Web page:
Monday, August 15, 2011

The Ghost of Margaret Varrick

This is the story of a misplaced body. The haunting takes place at Liberty Hall in Frankfurt, Kentucky. The ghost who resides at Liberty Hall is known as the “Lady in Gray”. 

Senator John Brown, the first senator from Kentucky, in 1796 built a beautiful Federal brick mansion, just above the Kentucky River. The Browns entertained many important luminaries including General Lafayette and Aaron Burr. Several generations of the Brown family inherited Liberty Hall until 1934 when the last descendant sold the mansion to a group of concerned citizens, in 1937 it became a historical museum. Liberty Hall today is a National Historic Landmark.

The Lady in Gray tale begins when Margaret Varrick, Mrs. Browns’ aunt, traveled 800 miles from New York to Liberty Hall in 1817 to assist and comfort the Browns when one of their children died. Margaret was 65 years old at the time and unfortunately three days after she arrived she died of a heart attack in one of the mansion’s bedrooms. She was buried in the small family plot in Liberty Hall’s gardens.

Later when the family plot was moved, Margaret’s remains were lost. It was after this that her ghost, small and prim, dressed all in gray, began to appear in various rooms throughout the mansion. Margaret's ghost is considered an intelligent haunting. She has often interacted with people. While the Brown family still owned the mansion the ghost of Margaret woke several of their guests; they were startled to see she was tucking them in. Staff members at the hall found blankets folded and mending tasks completed in the morning.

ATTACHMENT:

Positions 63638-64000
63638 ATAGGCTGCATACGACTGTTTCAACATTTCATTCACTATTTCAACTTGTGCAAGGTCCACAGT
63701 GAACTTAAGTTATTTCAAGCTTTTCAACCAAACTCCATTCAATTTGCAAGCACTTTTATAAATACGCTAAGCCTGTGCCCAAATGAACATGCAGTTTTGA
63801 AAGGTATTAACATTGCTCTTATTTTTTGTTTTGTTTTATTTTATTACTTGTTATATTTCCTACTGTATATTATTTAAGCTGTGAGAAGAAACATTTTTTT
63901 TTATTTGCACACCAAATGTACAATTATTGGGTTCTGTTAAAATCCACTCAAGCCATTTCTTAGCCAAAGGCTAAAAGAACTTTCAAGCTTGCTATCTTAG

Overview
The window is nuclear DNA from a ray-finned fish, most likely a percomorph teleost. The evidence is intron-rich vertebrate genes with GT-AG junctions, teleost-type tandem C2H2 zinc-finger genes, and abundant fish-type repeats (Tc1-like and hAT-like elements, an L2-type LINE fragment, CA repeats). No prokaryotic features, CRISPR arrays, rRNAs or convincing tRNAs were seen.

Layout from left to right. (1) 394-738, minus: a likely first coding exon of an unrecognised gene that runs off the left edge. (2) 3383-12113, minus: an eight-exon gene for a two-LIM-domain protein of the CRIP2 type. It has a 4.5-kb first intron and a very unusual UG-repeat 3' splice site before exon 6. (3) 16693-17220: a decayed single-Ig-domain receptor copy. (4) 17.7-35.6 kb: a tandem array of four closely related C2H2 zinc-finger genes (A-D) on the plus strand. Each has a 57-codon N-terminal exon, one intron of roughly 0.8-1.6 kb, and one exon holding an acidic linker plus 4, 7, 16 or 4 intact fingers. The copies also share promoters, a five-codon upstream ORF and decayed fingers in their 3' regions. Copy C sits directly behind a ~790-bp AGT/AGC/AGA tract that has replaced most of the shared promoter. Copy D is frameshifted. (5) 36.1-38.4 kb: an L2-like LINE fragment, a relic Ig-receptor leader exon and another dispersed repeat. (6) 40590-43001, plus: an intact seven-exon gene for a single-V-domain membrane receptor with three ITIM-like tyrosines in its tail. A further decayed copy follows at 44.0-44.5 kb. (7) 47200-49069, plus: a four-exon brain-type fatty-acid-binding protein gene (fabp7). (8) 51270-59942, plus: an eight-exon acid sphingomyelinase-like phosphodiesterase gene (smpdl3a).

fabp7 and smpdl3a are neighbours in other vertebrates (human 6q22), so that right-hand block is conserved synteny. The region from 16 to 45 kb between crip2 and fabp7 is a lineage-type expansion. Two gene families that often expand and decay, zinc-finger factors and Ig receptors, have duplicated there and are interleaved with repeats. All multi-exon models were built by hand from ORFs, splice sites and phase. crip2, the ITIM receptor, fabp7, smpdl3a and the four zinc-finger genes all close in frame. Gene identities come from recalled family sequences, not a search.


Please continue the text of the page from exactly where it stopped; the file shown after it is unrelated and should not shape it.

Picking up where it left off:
Margaret's ghost has been attributed to opening and closing doors, and turning light switches on and off. Strange lights have been seen moving around the mansion at night. Other activity has been noted through the years-- visitors and staff have reported feeling cold spots and Margaret has been seen peering out of the mansions’ upstairs windows.

A new bride, married to Senator Brown’s grandson, Benjamin was the first to encounter the Lady in Gray. She was staying in the bedroom where Margaret died when she saw her walk across the room. Since this sighting many more have occurred in this same room. One visitor, Rebecca Averill, saw Margaret standing by the fireplace, frightened she ducked under the covers when she looked again the ghost had vanished. Benjamin’s niece, Mary Mason Scott, saw Margaret on several occasions. In the early 1930s as Mary slept in the haunted room she awoke to see Margaret’s ghost standing by her bed.

Since the Lady in Gray’s ghost had been seen numerous times standing at an upstairs window in the hall, a college professor wanted to determine if moonlit nights could cause ghostly optical illusions in the window pane. He stayed at the mansion through one moon cycle and found it couldn’t. During one of the last nights he slept in the mansion he felt a gentle touch, he woke up and saw Margaret’s ghost smiling at him.

One of the
In recent times during a restoration of Liberty Hall a curator of the museum was taking pictures to document the progress. In one picture there was a faint image of a woman coming down the staircase. No one was on the stairs when this picture was taken. This same curator found three antique gold bracelets, from the 1800s, on the nightstand in the haunted bedroom. No one had ever noticed them before and they were not listed on the museums’ inventory.

Some say Margaret’s presence has been seen and felt all these years because her peace was disturbed. Her spirit seems to be benevolent--so maybe she just enjoys hanging around.

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